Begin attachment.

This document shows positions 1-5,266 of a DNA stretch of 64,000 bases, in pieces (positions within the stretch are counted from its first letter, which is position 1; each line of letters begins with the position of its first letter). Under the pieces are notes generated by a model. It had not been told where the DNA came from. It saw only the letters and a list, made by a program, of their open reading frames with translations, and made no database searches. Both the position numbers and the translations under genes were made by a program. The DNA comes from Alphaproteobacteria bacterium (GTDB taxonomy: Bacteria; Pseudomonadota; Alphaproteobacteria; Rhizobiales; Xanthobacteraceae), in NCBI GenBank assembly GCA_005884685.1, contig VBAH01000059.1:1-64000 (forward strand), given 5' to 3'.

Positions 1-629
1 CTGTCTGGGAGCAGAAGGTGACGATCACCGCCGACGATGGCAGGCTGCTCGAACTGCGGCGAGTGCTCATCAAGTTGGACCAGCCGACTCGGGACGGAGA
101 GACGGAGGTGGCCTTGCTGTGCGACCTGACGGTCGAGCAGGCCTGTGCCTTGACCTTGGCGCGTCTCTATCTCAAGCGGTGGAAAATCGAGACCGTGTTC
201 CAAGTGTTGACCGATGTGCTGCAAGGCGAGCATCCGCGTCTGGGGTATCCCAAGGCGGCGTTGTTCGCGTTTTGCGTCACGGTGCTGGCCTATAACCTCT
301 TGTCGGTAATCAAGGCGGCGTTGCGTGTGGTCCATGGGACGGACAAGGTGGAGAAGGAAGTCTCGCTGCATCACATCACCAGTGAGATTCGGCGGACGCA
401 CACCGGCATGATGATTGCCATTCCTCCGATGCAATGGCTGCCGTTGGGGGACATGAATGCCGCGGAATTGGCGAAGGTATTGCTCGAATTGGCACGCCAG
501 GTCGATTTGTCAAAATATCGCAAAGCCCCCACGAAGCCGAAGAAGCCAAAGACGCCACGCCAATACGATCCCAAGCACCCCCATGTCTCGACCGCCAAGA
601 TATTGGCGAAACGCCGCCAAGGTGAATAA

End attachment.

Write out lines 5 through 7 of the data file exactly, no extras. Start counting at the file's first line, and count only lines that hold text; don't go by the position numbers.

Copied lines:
201 CAAGTGTTGACCGATGTGCTGCAAGGCGAGCATCCGCGTCTGGGGTATCCCAAGGCGGCGTTGTTCGCGTTTTGCGTCACGGTGCTGGCCTATAACCTCT
301 TGTCGGTAATCAAGGCGGCGTTGCGTGTGGTCCATGGGACGGACAAGGTGGAGAAGGAAGTCTCGCTGCATCACATCACCAGTGAGATTCGGCGGACGCA
401 CACCGGCATGATGATTGCCATTCCTCCGATGCAATGGCTGCCGTTGGGGGACATGAATGCCGCGGAATTGGCGAAGGTATTGCTCGAATTGGCACGCCAG